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trademark / brand name vs localization

What can we do to improve G's vision?

     

arnarn

5:53 am on Aug 6, 2007 (gmt 0)

10+ Year Member



One of our sites carries a particluar brand of products that consists of 2 key words, one just happens to be a city (but can also be, as in our case, a bird) with the other (second word of the brand name) being a generic classification of product. EG, the brand name could be "CITY WIDGETS"

It also turns out that widget is a field of endeavour.

Most people (customers) find us by searching for the brand name and we would easily be found (pre April/May) in the top 3 of the results with other distributors of the product being listed in the top 5 or 6.

Now (post April/May), we're still on page 1 results, but >=5. Only the manufacturer is listed as #1 with the intervening results being CITY directories or companies in CITY that sell widgets.

Searching for the quoted "CITY WIDGETS" results in an "appropriate" listing with us in the top 3. BUT.. how many people out there actually know enough to quote two key words to get the correct result?

If you were a human and saw the two key words, you'd know they belonged together as a brand name and CITY had nothing to do with it!

Does Google recognize TM/SM? You'd also think that with all the adwords and other promo's done that they could figure it out, but somehow their localization seems to be overriding "common sense"

Is there anything we can do to improve Googles understanding, or do we just hope things improve?
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piatkow

9:36 am on Aug 6, 2007 (gmt 0)

WebmasterWorld Senior Member piatkow is a WebmasterWorld Top Contributor of All Time 5+ Year Member Top Contributors Of The Month



Interesting arguement.

You have "Metropolis Widgets" as a trademark where there is no direct connection with Metropolis.

If I wanted to find a Widget supplier in Metropolis I would condsider G to be in error if it flooded the first page of results with references to your business.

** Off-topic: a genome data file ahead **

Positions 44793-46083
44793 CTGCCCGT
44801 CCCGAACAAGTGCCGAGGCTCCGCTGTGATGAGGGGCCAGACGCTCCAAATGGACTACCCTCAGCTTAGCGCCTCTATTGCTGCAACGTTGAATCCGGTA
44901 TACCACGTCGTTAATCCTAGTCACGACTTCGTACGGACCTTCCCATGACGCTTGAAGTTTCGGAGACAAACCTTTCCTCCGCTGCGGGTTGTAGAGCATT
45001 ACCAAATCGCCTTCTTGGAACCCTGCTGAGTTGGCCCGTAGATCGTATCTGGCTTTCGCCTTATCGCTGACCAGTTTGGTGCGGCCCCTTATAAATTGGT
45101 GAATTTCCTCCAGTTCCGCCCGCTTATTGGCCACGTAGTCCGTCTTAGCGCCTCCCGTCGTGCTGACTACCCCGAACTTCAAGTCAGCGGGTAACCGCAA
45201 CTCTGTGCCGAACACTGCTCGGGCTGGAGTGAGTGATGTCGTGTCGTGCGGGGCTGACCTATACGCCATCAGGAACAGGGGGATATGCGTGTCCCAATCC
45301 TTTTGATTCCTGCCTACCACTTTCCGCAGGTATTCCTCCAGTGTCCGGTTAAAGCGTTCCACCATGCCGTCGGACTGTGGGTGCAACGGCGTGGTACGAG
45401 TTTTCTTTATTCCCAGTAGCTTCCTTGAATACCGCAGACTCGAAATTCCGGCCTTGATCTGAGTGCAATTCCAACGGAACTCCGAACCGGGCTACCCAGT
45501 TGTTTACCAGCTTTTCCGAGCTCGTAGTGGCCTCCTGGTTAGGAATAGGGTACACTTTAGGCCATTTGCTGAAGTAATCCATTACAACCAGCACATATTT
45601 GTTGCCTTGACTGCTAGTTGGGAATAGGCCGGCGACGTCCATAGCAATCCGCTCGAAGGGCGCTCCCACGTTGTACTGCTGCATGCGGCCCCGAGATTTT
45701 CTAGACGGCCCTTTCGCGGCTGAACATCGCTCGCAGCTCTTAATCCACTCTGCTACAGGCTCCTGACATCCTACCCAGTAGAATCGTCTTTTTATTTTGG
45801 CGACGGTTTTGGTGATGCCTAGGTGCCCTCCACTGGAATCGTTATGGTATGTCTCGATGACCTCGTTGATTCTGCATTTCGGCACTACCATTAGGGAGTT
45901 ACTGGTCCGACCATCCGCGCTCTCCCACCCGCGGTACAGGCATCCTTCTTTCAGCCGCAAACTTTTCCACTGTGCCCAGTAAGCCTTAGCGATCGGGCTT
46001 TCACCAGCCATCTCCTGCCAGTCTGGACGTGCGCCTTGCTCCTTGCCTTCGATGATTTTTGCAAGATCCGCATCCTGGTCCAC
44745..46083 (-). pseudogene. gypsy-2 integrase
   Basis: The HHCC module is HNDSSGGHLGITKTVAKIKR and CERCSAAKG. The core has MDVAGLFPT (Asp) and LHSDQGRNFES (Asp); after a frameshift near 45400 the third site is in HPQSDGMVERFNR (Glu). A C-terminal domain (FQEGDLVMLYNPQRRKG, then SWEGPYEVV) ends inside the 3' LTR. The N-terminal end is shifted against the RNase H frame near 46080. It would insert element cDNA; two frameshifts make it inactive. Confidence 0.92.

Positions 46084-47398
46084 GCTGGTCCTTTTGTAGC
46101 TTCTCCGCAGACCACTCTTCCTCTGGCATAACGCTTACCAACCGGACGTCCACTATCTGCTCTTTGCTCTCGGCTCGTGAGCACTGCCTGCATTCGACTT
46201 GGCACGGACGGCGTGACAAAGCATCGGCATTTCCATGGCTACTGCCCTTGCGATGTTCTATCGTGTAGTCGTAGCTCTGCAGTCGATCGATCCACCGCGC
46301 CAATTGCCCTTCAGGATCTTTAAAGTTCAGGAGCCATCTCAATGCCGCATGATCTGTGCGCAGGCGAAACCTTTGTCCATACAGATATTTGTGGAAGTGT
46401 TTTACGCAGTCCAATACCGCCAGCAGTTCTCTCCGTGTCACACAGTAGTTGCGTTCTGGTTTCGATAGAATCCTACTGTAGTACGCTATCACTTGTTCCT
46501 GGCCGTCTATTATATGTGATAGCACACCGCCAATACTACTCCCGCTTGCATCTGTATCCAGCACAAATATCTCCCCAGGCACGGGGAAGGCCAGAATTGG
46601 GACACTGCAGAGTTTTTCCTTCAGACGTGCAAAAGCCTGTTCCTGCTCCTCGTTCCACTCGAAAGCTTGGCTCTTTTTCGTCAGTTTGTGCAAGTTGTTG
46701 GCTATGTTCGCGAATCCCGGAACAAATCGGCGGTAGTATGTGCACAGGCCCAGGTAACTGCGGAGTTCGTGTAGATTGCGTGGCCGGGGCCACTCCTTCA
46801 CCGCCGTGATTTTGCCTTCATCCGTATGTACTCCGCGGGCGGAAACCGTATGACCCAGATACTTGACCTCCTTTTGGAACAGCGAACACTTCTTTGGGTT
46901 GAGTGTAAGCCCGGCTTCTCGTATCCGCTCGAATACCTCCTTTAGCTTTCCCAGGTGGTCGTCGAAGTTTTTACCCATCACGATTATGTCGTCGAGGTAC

In the final analysis the question for G to determine is what the majority of punters who may click on their ads are looking for. If it is widgets in Metropolis then they are right, if it is Metropolis Widgets (tm) then they have got it wrong.

arnarn

4:44 pm on Aug 6, 2007 (gmt 0)

10+ Year Member



The brand name was chosen by the manufacturer and we (the web site) are distributor. And, in addition to "Widgets" just being singular / plural, it can take a the root form of WIDGET as well as variety of forms. EG: ism, ist, al, als, alists.

In the final analysis the question for G to determine is what the majority of punters who may click on their ads are looking for. If it is widgets in Metropolis then they are right, if it is Metropolis Widgets (tm) then they have got it wrong.

That is correct, but to us (and anyone else looking at the phrase), you'd realize that the only (meaningful) choice is the later trade-marked (Metropolis Widgets). It appears that Google has (since April/May) incorrectly over-weighted the localism of a keyword pair (at least in this case).

Maybe Google needs another patent to work in trademarked words/phrases, or are they already taking that into account? (if they were, then "Metropolis Widgets" should appear higher in the rankings than they currently do.
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tedster

6:39 pm on Aug 6, 2007 (gmt 0)

WebmasterWorld Senior Member tedster is a WebmasterWorld Top Contributor of All Time 10+ Year Member



Maybe Google needs another patent to work in trademarked words/phrases

This is a difficult area for the algo to work with, but there are several patents in play already that try to identify when a phrase is a semantic unit, such as a trademark or a joining of words that changes the collective meaning. The big challenge, as I see it, comes when not every search that Google gets intends the semantically changed meaning of the phrase.

Related threads:
Six phrase based indexing patents [webmasterworld.com]
Why are pages with separated words preferred over exact phrase matches [webmasterworld.com]

 

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